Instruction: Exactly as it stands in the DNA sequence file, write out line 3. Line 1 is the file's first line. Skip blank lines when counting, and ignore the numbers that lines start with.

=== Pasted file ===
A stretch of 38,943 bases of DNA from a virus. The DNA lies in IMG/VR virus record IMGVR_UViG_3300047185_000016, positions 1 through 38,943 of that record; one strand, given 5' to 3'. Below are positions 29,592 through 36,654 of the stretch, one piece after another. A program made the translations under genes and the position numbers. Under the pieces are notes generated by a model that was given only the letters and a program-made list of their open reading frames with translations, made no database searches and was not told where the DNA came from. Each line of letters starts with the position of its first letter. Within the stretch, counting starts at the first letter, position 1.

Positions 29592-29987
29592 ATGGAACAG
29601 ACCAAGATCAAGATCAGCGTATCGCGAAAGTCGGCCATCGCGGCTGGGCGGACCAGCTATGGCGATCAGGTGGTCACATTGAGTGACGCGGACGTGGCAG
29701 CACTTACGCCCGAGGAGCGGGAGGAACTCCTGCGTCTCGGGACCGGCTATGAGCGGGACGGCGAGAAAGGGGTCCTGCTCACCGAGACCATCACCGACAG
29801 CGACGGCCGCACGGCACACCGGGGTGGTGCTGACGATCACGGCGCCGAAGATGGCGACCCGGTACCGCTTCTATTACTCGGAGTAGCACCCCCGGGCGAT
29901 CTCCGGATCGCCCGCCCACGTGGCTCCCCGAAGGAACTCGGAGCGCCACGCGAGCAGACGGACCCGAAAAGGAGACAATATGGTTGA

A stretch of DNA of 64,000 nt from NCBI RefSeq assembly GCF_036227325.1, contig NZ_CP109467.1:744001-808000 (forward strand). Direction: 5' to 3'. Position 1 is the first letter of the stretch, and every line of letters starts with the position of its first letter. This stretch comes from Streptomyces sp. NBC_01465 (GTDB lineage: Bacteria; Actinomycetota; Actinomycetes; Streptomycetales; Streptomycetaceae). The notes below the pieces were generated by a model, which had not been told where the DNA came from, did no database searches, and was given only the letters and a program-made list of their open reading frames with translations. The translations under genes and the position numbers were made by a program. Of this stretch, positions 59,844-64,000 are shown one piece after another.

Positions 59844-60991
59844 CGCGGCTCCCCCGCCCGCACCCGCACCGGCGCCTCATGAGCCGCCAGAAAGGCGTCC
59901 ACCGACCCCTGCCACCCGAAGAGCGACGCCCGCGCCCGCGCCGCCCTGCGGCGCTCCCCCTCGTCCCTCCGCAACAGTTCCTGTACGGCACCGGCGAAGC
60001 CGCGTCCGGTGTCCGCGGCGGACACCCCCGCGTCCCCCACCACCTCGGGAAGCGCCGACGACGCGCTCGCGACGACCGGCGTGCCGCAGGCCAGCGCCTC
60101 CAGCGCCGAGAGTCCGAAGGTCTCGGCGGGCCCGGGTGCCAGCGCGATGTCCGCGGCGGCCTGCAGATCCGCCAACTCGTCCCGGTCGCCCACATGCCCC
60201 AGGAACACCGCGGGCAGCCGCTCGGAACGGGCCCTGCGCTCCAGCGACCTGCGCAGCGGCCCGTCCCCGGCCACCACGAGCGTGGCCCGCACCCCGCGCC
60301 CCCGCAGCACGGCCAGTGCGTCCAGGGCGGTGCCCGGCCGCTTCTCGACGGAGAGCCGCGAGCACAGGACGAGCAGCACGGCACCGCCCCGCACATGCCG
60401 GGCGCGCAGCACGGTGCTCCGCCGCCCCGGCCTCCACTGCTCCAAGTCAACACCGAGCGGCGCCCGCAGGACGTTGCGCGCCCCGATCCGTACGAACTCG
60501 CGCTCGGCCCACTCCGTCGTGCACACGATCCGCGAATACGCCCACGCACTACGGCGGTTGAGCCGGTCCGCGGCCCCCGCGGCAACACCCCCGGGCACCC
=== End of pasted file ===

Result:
29592 ATGGAACAG